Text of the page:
Rating: 5/5 – The Man of Steel Gets the John Romita, Jr. Treatment.
by guest reviewer Kevyn Knox.
What’s so special about Superman #32? Well, it’s the start of a brand new story arc, but that’s not all. The reason that Superman #32 is so special is because John Romita, Jr. has finally entered the world of DC Comics. An iconic Marvel artist for over thirty-five years Romita, Jr. has now stepped out of his Marvel Universe comfort zone, and with Superman #32, has taken on his very first project for DC. Now I must admit that I was not much of a fan of Romita, Jr.’s artistic style when I was a much younger comic book reader. Since then though, the artist’s work has grown on my more mature self, and today I consider him one of the best artists currently working in the medium.
Actually, Romita, Jr. (or JRJr, as he is known) did his first work back in 1969, when at the tender age of thirteen, he contributed to his father’s Amazing Spider-Man #87 – a title he himself would have a successful on again, off again run with for nearly three decades. But this isn’t just the John Romita, Jr. monthly fan club meeting, so let’s discuss the other aspects of Superman #32. This issue also marks the debut of new Superman writer, Geoff Johns. After a successful run on Aquaman, and an even more successful one on Justice League (a title on which Johns is still the writer), Johns brings his subtle wit to the iconic character – and after this one issue, I must say it worked for me, and worked damn well.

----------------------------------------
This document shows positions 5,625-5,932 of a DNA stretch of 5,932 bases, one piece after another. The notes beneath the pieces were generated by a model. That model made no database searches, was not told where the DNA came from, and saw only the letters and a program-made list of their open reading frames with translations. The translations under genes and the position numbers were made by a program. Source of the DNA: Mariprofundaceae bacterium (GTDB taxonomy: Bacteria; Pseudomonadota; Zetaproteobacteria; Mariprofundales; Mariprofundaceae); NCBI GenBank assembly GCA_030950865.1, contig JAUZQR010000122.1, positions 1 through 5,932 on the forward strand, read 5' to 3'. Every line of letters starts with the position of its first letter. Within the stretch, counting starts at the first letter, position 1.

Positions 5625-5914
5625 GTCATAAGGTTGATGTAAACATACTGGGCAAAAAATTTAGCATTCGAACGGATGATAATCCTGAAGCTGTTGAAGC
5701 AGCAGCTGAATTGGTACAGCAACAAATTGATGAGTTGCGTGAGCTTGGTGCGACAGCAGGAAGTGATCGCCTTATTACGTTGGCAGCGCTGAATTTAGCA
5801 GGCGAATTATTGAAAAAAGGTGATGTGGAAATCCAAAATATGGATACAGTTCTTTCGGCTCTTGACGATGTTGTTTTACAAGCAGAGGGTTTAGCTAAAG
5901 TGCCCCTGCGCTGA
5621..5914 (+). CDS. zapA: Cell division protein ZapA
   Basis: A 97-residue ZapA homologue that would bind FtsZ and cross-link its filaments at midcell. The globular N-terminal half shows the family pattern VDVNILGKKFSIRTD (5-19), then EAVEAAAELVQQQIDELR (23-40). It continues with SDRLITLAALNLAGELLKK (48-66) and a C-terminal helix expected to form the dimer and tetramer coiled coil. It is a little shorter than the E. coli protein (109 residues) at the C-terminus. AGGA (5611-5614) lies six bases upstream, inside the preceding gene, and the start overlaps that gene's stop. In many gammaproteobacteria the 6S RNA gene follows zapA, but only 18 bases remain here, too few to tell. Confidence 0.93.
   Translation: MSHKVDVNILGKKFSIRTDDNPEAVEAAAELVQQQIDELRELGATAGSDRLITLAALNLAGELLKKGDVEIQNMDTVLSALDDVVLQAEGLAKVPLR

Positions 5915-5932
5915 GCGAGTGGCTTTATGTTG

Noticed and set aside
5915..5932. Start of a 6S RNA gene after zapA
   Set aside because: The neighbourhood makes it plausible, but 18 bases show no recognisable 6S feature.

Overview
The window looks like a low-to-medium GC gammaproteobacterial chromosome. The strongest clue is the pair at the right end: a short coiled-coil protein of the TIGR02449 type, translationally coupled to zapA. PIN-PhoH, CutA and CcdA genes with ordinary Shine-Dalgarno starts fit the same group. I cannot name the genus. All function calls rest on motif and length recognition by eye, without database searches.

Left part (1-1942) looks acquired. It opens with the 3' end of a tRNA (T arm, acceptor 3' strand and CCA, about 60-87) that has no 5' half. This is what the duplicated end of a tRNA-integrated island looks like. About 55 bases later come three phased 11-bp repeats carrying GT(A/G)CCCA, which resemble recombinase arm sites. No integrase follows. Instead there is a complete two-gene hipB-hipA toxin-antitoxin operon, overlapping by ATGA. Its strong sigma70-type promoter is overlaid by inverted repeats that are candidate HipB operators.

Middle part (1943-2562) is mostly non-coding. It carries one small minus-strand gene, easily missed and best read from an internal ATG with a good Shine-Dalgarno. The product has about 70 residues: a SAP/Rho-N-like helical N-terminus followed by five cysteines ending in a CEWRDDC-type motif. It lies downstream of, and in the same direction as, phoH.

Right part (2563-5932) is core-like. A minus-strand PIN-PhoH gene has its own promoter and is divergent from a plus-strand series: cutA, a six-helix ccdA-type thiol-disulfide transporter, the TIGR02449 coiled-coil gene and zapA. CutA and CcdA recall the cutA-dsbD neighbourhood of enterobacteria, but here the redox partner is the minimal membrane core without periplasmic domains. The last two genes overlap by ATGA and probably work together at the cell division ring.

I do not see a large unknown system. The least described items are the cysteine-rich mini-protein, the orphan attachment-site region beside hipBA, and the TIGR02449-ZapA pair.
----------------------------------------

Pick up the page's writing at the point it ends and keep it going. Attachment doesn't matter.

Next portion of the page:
The inherent danger with a new writer and new artist coming aboard a title like Superman, is how exactly do you do something fresh with a character who has been around for nearly eighty years? Well, the answer is probably that you cannot do much that is fresh or new with Superman, but that certainly doesn’t mean you can’t give it your all, and in doing so create something bold and intriguing. This is exactly what Geoff Johns and John Romita, Jr. do with Superman #32. I actually stopped reading the New 52 version of Superman a while back, but after picking up this latest issue, I am once again hooked. I even called my LCS and had them add the title to my pull list.
Superman #32 may not be anything groundbreaking in the history of the Man of Steel, but it may end up being an important and integral issue in years to come (take note collectors). With Johns’ wry writing, which includes the introduction of a brand new character to the DC Universe, as well as a unique juxtaposition between Clark Kent and his super alter ego, and Romita, Jr.’s classical artistic swoop (I loved the way Romita, Jr. draws Clark turning into Superman), this may be just the new direction that this seemingly tired franchise needs. I know I’m sticking around to see what happens.
Reviewed by: Kevyn Knox